What is CI/CD Pipeline?-Comparing pipelines!

What is CI/CD Pipeline?-Comparing pipelines!

What is the CI/CD Pipeline?

CI/CD stands for "Continous Integrations & Continuous Delivery or Deployment", this is a standard software practice where the software is handled after development to be able to be deployed on production servers. Then why is it called a pipeline? - So, the short answer is in CI/CD practice the software goes through a chain of different processes logically looking like a pipeline carrying material from one source to the other. The program or the software is supposed to pass through this pipeline to reach the production server; in such case, the software is said to be deploy-ready.

Here, the frequent and important processes for software quality assurance are automated with different methods. We will see some of them going ahead.

So basically once your code is pushed to a code repository ex GitHub all the testing, lintings, builds, pushes, and release generation that happens automatically can be considered as the pipeline. Now let's try out some common CI/CD pipelines

Jenkins

Jenkins, a preeminent open-source CI/CD tool, maintains its status as the preferred solution for professionals. With a robust platform supported by an active community, it offers seamless integration with major version control systems and a comprehensive array of community-backed plugins for Jenkins server customization.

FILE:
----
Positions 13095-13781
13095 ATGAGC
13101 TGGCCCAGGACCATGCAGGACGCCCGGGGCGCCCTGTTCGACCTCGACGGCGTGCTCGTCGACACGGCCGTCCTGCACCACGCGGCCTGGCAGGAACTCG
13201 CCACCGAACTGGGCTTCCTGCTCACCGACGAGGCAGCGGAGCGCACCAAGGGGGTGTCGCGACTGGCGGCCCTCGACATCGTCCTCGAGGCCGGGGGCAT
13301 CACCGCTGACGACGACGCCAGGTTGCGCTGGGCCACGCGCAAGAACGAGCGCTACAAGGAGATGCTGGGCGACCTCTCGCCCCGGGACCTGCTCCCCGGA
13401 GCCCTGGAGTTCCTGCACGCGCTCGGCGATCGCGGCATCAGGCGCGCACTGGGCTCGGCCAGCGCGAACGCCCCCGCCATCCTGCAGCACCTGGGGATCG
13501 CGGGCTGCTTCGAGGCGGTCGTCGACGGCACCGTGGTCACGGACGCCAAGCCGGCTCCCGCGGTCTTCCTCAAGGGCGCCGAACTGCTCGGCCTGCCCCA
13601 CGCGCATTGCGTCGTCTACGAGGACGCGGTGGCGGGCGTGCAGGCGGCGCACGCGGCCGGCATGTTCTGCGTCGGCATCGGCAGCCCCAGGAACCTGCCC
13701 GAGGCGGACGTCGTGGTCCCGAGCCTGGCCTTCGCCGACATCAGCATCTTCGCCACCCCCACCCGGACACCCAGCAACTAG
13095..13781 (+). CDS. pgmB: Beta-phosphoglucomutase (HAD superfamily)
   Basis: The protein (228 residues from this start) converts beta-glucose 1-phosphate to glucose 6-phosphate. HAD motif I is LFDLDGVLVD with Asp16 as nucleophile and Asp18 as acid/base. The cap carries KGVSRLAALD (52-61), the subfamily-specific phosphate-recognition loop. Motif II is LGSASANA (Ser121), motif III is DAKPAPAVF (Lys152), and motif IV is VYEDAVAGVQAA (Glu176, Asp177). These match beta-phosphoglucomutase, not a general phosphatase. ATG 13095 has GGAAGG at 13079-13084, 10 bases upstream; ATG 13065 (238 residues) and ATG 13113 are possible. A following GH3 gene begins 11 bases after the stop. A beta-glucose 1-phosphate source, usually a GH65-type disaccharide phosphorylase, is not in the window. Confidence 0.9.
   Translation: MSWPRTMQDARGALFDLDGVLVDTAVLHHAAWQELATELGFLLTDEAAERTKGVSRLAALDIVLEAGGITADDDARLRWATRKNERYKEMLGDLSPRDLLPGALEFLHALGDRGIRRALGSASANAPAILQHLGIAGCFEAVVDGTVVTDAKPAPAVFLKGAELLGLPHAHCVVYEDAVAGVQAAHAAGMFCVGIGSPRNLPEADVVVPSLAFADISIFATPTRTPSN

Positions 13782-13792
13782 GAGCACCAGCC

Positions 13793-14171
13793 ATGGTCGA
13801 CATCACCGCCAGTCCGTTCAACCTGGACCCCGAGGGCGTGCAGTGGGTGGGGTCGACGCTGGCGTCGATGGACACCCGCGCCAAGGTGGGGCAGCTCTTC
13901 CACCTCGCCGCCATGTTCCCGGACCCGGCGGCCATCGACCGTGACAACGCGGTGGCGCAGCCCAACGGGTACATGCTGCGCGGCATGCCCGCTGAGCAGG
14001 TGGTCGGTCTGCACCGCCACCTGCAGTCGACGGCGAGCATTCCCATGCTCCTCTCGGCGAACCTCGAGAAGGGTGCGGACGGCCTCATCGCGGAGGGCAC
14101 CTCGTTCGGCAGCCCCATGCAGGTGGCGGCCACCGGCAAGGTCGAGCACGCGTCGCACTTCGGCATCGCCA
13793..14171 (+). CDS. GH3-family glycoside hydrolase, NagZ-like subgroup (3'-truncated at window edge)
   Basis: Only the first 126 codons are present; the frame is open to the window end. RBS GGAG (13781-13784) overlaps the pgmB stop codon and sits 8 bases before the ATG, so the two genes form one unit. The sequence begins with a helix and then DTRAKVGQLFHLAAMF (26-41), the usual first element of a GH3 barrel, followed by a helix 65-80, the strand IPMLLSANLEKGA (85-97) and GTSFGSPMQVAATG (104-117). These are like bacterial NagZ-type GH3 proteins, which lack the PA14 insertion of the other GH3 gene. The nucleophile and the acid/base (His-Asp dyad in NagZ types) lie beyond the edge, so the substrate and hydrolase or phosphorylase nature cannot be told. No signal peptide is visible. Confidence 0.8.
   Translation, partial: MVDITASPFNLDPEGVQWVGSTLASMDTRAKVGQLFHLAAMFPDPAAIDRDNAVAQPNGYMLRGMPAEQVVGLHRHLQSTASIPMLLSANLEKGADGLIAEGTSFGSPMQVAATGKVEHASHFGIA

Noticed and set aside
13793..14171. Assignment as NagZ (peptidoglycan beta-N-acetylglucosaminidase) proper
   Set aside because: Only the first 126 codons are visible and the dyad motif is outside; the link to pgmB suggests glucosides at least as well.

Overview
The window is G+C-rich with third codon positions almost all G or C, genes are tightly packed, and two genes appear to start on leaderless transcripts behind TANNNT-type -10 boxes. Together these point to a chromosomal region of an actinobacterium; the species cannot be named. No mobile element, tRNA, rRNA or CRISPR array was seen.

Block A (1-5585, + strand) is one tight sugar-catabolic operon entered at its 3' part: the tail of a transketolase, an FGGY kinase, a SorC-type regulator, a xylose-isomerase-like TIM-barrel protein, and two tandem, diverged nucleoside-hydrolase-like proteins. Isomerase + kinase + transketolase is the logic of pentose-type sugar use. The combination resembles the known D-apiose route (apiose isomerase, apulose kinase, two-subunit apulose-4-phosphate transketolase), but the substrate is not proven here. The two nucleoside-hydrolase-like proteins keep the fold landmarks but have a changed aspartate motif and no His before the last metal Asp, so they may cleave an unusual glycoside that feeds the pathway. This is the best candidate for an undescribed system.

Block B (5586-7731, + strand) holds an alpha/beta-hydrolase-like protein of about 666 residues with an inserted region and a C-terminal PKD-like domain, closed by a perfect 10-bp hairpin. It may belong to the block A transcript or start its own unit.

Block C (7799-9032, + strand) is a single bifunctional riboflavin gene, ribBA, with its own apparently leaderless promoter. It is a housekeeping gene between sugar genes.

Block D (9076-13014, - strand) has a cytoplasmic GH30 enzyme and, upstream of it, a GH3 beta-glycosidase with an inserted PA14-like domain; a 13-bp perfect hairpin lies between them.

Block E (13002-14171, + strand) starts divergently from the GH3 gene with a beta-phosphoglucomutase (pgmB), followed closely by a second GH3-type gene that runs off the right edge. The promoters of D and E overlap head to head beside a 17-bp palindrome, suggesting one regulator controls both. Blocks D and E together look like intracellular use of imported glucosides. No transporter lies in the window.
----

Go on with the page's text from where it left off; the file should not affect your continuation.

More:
The cost factor aligns with financial prudenceā€”Jenkins is free to use, with expenditures limited to infrastructure-related costs. In the CI/CD landscape, Jenkins stands out as the technically sound and economically viable choice for proficient developers. Time to embark on the coding journey with confidence and precision!

GitLab CI

GitLab CI seamlessly integrates with the broader platform, offering automated build, test, and deployment pipelines. While initially tailored for GitLab-hosted repositories, it extends its reach to GitHub, Bitbucket, and other Git servers. Beyond the hosted build runners, users can leverage their runners at no additional expense.

On the financial front, the free tier includes 400 compute minutes monthly for shared pipelines. Each unit corresponds to a minute of execution time on the most economical runner. For those requiring more, additional units are available for purchase, starting at $10 for 1,000 units. The paid tiers kick in at a reasonable $29 per user per month.

Azure DevOps

Making strides in the rankings from the previous year is Microsoft's Azure DevOps Pipelines, an integral component of the DevOps suite. This versatile tool supports both cloud-hosted and on-premises build agents, offering seamless integrations for deployments across major cloud computing providers.